B: This is fun.
I carefully tip-toed away from the kitchen, but my brother spent the whole day at it and did a wonderful job. He would feel right at home at ManCamp with Val and Steve. (I can’t wait for Steve’s next cookbook to come out.)
I’m thinking of this because I’m considering trying Darren‘s chili recipe. My quick chili recipe goes like this:
Heat in a medium flame 2 tbs olive oil in a cast-iron skillet
and add 1 lb ground chuck.
Once the beef is almost brown, add 1 pkg Bearitos Chili Seasoning, stir well.
Add 1 can (14.5 oz) Hunt’s diced tomatoes
and 1 15 oz can of Westbrae chili beans. Stir.
Lower the flame to low, and simmer for at least 40 minutes.
Serve with shredded cheddar cheese and sour cream.
I serve it over a wild rice/brown rice blend, but Darren’s spaghetti looks good, too.
Darren, like Val and Steve and my brother, likes to cook.
So the question is, will the new recipe be worth it, or will it be too much work? After all, there is no Chipotle in the area.
Update: Cooking for engineers – I like!
The Daily Gut is starting a Hillary fan club. Via Pajamas Media, Hillary Clamps Down. She’s going to need all the fan clubs she can get; Gerard Baker sure isn’t a fan: The vaulting ambition of America’s Lady Macbeth
There are many reasons people think Mrs Clinton will not be elected president. She lacks warmth; she is too polarising a figure; the American people don’t want to relive the psychodrama of the eight years of the Clinton presidency.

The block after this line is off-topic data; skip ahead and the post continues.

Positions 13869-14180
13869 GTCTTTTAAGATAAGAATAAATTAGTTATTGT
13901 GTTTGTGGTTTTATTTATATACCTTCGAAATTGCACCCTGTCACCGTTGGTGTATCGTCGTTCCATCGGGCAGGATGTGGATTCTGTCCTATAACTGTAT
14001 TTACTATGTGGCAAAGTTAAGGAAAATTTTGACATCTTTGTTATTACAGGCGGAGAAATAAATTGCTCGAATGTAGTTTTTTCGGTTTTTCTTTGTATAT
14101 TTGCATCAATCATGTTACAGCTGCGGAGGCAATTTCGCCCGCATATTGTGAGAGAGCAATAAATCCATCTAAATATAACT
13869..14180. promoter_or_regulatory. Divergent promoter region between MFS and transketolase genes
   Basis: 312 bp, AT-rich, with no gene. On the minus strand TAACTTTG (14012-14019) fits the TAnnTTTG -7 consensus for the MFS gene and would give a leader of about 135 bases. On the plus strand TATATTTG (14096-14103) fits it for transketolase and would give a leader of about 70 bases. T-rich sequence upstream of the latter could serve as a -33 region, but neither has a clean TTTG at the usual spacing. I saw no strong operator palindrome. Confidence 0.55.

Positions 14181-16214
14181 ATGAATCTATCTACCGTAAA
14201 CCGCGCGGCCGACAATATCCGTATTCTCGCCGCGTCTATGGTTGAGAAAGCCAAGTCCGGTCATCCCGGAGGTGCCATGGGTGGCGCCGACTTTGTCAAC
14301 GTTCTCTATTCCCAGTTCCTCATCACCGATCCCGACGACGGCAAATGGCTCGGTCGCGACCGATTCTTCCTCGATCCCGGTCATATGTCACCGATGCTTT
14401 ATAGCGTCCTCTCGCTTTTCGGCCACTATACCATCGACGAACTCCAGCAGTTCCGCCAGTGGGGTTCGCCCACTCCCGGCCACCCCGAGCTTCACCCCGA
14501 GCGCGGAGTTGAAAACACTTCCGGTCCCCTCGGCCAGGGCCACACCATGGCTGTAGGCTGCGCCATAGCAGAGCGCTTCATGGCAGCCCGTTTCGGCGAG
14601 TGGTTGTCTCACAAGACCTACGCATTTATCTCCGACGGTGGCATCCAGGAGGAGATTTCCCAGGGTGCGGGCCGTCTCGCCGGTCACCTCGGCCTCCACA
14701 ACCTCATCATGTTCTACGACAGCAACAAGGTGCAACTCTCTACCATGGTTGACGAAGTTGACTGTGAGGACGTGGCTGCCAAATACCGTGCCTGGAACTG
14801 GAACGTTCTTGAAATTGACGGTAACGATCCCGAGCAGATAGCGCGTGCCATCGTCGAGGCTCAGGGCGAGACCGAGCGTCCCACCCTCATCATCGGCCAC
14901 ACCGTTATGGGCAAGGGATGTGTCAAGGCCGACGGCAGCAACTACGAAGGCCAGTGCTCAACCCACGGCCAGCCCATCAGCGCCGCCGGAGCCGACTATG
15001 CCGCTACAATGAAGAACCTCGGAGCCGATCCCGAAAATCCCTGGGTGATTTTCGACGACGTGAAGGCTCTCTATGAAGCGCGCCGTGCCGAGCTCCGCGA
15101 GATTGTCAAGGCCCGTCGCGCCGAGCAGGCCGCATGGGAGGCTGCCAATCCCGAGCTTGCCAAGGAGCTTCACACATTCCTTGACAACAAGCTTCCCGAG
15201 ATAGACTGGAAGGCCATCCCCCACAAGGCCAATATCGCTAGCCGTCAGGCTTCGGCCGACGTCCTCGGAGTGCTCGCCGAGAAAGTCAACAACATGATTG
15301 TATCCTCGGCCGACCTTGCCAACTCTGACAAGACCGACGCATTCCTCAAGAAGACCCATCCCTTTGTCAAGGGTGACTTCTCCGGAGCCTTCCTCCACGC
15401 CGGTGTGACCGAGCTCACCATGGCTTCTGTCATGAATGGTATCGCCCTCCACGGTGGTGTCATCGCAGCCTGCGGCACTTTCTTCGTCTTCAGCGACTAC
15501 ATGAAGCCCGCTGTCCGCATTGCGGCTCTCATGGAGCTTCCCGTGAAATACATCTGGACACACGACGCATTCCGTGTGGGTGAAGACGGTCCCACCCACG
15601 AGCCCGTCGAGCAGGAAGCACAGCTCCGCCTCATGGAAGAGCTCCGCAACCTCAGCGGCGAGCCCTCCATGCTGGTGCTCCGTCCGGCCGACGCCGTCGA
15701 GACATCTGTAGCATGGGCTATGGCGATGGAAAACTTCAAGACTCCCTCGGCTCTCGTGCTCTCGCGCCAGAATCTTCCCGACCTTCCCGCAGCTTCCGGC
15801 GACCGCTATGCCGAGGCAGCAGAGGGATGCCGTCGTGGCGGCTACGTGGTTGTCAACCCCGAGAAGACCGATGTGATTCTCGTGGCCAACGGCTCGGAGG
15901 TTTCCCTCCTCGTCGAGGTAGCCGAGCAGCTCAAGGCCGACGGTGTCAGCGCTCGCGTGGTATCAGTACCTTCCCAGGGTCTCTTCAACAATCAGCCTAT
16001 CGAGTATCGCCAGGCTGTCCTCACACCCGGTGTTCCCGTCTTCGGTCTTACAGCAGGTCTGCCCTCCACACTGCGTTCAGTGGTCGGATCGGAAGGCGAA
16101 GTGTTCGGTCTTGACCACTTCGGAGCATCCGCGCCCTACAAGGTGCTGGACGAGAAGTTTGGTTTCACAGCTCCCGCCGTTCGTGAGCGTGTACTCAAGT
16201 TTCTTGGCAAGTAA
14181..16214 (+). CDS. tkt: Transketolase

But they all miss this essential counterpoint. As you consider her career this past 15 years or so in the public spotlight, it is impossible not to be struck, and even impressed, by the sheer ruthless, unapologetic, unshameable way in which she has pursued this ambition, and confirmed that there is literally nothing she will not do, say, think or feel to achieve it. Here, finally, is someone who has taken the black arts of the politician’s trade, the dissembling, the trimming, the pandering, all the way to their logical conclusion.
If Mr. Baker ever comes to Princeton I’ll buy him a beer.
Which brings me to Francis Porretto’s excellent essay, Broken Premises Part 3: Is It The Words Or The Tune That Matters?
Rare is the politician, on either side of the divide between the parties, who can be relied upon speak clearly and to the point, and always to call things by their right names. Porfessional pols and their staffs might not believe Sapir and Whorf’s conjecture that words have the power to shape reality, but their confidence in the power of words to shape popular convictions appears boundless.
George Orwell’s landmark essay “Politics and the English Language” is replete with piercing observations about the insidiousness of such rhetoric. Among its many powerful points is that we must know what a thing is to argue for or against it:
Stuart Chase and others have come near to claiming that all abstract words are meaningless, and have used this as a pretext for advocating a kind of political quietism. Since you don’t know what Fascism is, how can you struggle against Fascism? One need not swallow such absurdities as this, but one ought to recognize that the present political chaos is connected with the decay of language, and that one can probably bring about some improvement by starting at the verbal end. If you simplify your English, you are freed from the worst follies of orthodoxy. You cannot speak any of the necessary dialects, and when you make a stupid remark its stupidity will be obvious, even to yourself. Political language — and with variations this is true of all political parties, from Conservatives to Anarchists — is designed to make lies sound truthful and murder respectable, and to give an appearance of solidity to pure wind.